A CEO’s Current Analysis—and How to Respond

As I write this, we’re deep into preparations for our 2022 business plan and budget. We’re in the mood to look forward and say, “yesterday’s numbers are yesterday’s numbers.” And, as of June 30, yesterday’s numbers are spectacular.

I could wax on about all of the effort, the good luck, and the wonderful contributions of everyone involved. Credit unions put forward the capital and embrace our alliance; we go about our day-to-day business; and the results are great.

But I have a nagging feeling about the future. We all have the sense that we’re making money by hunkering down, by avoiding aggressive investment, by just riding the wave of a national COVID approach that will leave us hanging in the future.

American citizens will all have to wake up and face the day after all the free money expires. As American businesses, that means we are going to wake up to consumers being resentful about how hard life is, the day after the COVID relief funding ends.

I wonder what a marketplace of resentful consumers means to credit unions. I wish I had a crystal ball and could tell you exactly what it means, but I don’t. I can only tell you what we’re planning for 2022 and how we hope that will pay off in the coming years.

    • We’ll have to be more aggressive about investment and think hard about what we’re committed to as a community of credit union operations. We need to fuel the future with investment. The hunkering down is over.
    • While we have a bit more time to analyze business trends related to the COVID pause, we’ll have to quickly identify the game-changers that will last, versus the over-reactions and over-estimates of how things like remote work will affect our future. We can’t throw out the baby with the wash based on an interruption in economic models. What will we count on? What will we bet on? What will we make work? I’m not sure it’s going to be as radical in the next two years as most people think. We have options if we’re patient. We have a future if we don’t shoot ourselves in the foot.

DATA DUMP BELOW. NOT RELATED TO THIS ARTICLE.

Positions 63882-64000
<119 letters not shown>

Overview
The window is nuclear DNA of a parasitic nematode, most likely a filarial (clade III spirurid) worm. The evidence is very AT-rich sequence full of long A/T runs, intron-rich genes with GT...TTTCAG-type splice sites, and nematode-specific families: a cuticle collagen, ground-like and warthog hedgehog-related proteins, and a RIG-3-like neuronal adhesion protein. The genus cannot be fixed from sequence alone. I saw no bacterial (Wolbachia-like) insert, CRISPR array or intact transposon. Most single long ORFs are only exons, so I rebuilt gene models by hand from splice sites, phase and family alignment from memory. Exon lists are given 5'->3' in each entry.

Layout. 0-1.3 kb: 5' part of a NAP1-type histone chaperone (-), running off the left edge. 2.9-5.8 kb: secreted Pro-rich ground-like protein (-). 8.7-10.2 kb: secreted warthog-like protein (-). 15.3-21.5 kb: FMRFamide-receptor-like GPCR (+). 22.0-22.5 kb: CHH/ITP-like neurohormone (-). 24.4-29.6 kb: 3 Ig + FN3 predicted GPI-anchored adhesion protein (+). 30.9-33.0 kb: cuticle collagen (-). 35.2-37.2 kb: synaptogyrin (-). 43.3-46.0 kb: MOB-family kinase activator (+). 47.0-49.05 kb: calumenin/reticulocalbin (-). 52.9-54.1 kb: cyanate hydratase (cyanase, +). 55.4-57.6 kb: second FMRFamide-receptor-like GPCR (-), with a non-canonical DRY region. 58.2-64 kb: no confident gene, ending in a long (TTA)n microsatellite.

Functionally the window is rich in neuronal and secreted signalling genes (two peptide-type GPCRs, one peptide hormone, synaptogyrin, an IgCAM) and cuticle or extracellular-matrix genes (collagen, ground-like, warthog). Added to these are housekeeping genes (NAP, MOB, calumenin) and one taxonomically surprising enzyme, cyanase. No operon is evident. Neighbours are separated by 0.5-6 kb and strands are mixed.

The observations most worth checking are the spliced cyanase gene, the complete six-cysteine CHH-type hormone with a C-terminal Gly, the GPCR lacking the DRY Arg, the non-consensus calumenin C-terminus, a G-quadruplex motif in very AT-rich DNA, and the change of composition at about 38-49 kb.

• We’ll have to avoid being disappointed by the fact that COVID might not end as cleanly as we all hoped. We’re making progress, but that progress may not be without some setbacks. Things like vaccines, wearing a mask, and social distancing might not just end, never to be seen again. It may feel like these issues linger right through 2022 and 2023, like a bad hangover after New Year’s Eve. Optimism, and a realistic evaluation that things are getting better, will have to rule the day for business planners.

Wow! These three marketplace realities confront every in-place or new leadership team.

The pressure will be high to pick the right investments, to choose the right trends to run towards, and to maintain an optimistic viewpoint, when pessimism is all around. No easy missions for any CEO.

The pressure is not on a single individual; it’s on a network. For a network to work, we all have to help our peers be successful by contributing to each other’s success. If you want to contribute to our CUSO’s success, spend a few minutes thinking about how each of us can be the person who helps us all avoid dropping the ball.

The numbers as of June 2021 are great. The predictions for September 30 are as positive as any year I can remember. My faith in the future is constant, given my faith in all of you.

Source: Randy Karnes, CEO, CU*Answers, used with permission

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